Armageddon Averted: The Soviet Collapse, 1970-2000: Soviet by Stephen Kotkin

By Stephen Kotkin

Review

"The clearest photo we need to date of the post-Soviet landscape."--The New Yorker

"A triumph of the paintings of up to date historical past. In fewer than two hundred pages, Kotkin elucidates the implosion of the Soviet empire--the most crucial and startling sequence of overseas occasions of the previous fifty years--and basically spells out why, thank you virtually solely to the 'principal restraint' of the Soviet management, that cave in did not bring about a cataclysmic warfare, as all specialists had lengthy forecasted."-The Atlantic Monthly

"Concise and persuasive The secret, for Kotkin, isn't quite a bit why the Soviet Union collapsed as why it did so with so little collateral damage."--The long island evaluation of Books

About the Author

Stephen Kotkin is Professor of ecu and Asian heritage at Princeton collage, the place he additionally directs the Russian-Eurasian reports application. he's the writer of 9 books.

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Additional info for Armageddon Averted: The Soviet Collapse, 1970-2000: Soviet Collapse Since 1970

Sample text

In Johnstown, Pennsylvania, “tour buses idle outside the moldering steel mills,” wrote a New York Times Magazine reporter in 1996. ”7 Monuments to misfortune soon pockmarked the entire industrial landscape of the West. The increases in oil prices in the 1970s had crystallized larger trends. ”8 Kissinger had in mind the geopolitical balance of power and the new centrality of international economics that complicated diplomacy. So-called stagflation—high unemployment (stagnation) plus inflation—confounded America’s leading economists, and Watergate paralyzed and disgraced Washington.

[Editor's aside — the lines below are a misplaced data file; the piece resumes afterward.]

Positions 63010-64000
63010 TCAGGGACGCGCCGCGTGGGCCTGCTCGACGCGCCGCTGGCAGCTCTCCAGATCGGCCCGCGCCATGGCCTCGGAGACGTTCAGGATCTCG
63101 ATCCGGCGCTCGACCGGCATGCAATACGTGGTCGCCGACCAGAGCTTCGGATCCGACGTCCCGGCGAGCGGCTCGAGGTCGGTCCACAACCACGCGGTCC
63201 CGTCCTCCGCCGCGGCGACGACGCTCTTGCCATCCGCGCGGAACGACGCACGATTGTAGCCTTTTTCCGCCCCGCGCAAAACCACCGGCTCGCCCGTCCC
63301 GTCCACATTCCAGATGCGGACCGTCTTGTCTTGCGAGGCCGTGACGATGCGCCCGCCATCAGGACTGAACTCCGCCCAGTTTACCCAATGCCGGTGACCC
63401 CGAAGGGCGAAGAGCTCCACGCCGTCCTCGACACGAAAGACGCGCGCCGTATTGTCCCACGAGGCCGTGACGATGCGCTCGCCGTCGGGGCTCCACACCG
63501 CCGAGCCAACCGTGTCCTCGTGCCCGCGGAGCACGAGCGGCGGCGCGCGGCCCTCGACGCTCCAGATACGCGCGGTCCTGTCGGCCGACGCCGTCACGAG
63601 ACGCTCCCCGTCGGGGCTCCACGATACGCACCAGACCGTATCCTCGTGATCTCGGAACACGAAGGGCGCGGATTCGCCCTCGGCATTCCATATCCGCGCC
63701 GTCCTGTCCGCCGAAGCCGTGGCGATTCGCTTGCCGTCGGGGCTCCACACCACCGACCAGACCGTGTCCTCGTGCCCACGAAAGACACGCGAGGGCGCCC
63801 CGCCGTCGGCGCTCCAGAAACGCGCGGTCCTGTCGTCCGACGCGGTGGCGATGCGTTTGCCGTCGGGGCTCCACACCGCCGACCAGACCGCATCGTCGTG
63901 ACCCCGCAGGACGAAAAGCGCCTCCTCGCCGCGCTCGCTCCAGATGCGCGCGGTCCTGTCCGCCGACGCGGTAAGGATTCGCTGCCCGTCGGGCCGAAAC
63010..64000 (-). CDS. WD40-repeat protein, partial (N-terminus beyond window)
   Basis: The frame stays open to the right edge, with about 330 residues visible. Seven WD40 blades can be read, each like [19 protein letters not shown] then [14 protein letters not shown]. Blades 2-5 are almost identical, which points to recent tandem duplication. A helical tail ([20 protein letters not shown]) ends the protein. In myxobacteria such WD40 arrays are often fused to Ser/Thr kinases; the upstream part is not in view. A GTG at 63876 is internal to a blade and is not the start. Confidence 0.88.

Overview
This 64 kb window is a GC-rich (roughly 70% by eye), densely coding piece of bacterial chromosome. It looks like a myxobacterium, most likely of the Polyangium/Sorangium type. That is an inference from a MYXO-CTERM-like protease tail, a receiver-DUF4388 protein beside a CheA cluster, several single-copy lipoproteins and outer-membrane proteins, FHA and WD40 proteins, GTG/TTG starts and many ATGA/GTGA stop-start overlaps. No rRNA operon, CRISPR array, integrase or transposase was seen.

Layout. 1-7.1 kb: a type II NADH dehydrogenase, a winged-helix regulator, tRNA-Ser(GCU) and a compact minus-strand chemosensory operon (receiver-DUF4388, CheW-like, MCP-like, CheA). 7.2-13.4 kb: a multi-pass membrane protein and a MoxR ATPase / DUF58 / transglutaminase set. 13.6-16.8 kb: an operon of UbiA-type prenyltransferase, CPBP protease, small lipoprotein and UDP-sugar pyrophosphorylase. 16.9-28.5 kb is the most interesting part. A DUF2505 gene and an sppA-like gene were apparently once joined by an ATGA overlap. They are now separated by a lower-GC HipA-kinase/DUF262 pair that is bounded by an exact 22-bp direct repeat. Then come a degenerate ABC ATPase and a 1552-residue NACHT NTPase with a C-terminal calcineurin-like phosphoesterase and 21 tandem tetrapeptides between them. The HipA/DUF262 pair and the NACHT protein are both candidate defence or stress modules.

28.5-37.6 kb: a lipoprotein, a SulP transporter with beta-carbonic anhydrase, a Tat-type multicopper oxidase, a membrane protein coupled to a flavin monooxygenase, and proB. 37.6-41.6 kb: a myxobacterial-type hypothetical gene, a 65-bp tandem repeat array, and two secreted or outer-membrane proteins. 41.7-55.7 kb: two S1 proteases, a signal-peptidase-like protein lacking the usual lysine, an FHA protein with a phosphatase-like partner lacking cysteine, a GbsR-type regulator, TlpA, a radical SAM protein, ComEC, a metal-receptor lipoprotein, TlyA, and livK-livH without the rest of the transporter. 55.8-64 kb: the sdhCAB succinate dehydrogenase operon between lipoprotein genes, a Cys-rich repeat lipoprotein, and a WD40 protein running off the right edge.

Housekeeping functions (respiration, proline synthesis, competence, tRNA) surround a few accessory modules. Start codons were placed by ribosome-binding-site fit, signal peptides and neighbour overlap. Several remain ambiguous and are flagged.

In the 1990s, export earnings from energy sources would continue—extending the elite’s post-1973 oil debauch. Rather than supporting a huge military buildup and a sprawling empire, however, the oil (and gas) money would go into private offshore bank accounts and hideaways on the Spanish and French Rivieras. Russia’s economic debacle embodied a delayed end, on a bigger scale and slightly camouflaged by oil flows, to an entire industrial epoch, of which it too formed a part, and whose demise had been clearly visible twenty years before in Germany’s Ruhr Valley, Sheffield and England’s North, and America’s Midwest.

In the 1990s, the overthrow of socialist planning would lay bare a far greater challenge of massive enterprise restructuring. Post-Communist Russia would inherit, and grandly privatize, history’s largest ever assemblage of obsolete equipment. Socialism’s politically driven economy proved very good—too good—at putting up a rust belt; and, unlike a market economy, socialism proved very bad at taking its rust belt down. What had once been a source of the Soviet Union’s strength and legitimization would become, when Russia rejoined the world economy, an enormous energy-consuming, value-subtracting burden, and ultimately, an invitation to scavenge and plunder.

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